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Harvard Forest REU Symposium Abstract 2017

  • Title: Light availability and size-abundance scaling of saplings at Harvard Forest
  • Author: Colleen L Smith (College of the Redwoods)
  • Abstract:

    Tree size is one of the most important predictors of metabolic rates and abundance, but many gaps in our understanding remain. In particular, the idea of energetic equivalence and the relationships between body size, abundance, and light availability in forest structures are not yet fully established. Energetic equivalence asserts that collectively small trees use the same amount of energy as larger trees due to their relative abundance. Few have studied energetic equivalence in forests, and there have been no studies to our knowledge that include stems under 1 cm in diameter that may be significantly affected by light limitations. The smallest and most abundant trees are missing from analysis. To address this gap, we censused saplings under 1 cm in diameter across 50 plots within the Harvard Forest Mega-plot and quantified light availability with the use of hemispherical photography. Solar energy is a main limiting factor for the abundance and growth of trees, varying with each species as their shade tolerance differs. We hypothesized that areas with limited light would have a lower total abundance than areas where light was not a limiting factor despite the assumption of energetic equivalence. We found that sapling abundance decreased in sites with lower levels of light availability as predicted. Using preliminary measurements of our most common species, we found an inverse correlation between diameter and abundance, providing support for energetic equivalence in smaller stems. Further research may be applied to various aspects of ecology including carbon storage, succession following disturbance, and beyond.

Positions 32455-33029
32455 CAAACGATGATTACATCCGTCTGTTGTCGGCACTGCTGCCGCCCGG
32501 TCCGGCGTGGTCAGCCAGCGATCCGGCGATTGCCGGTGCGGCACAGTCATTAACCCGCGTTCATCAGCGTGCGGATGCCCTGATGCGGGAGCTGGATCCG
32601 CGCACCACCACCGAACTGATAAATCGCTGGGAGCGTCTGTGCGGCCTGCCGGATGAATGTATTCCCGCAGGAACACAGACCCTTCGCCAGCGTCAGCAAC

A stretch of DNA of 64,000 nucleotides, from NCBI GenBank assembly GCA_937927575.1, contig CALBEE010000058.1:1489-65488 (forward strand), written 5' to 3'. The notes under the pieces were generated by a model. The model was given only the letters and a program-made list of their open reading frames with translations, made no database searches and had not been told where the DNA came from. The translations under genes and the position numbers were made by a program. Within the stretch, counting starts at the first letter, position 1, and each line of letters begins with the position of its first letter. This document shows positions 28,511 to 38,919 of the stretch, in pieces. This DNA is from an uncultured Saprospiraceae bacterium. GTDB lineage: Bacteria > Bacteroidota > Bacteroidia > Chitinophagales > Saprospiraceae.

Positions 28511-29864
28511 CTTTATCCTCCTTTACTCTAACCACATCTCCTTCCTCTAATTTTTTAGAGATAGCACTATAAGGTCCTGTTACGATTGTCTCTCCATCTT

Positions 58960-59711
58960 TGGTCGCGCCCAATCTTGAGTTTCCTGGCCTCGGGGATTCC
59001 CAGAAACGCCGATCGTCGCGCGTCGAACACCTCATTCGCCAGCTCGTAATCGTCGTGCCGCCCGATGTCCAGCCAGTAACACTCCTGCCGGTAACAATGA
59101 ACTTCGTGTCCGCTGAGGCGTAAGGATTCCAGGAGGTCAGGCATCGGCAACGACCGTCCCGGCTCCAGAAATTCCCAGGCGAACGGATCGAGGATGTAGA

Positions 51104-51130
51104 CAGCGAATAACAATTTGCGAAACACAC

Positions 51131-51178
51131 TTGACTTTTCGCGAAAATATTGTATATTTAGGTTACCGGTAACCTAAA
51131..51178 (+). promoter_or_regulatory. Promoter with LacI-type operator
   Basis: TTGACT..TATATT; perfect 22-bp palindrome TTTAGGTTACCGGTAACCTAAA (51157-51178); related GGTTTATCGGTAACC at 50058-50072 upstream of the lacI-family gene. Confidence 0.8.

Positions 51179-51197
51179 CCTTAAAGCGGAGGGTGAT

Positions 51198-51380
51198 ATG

• Research Category: Physiological Ecology, Population Dynamics, and Species Interactions; Group Projects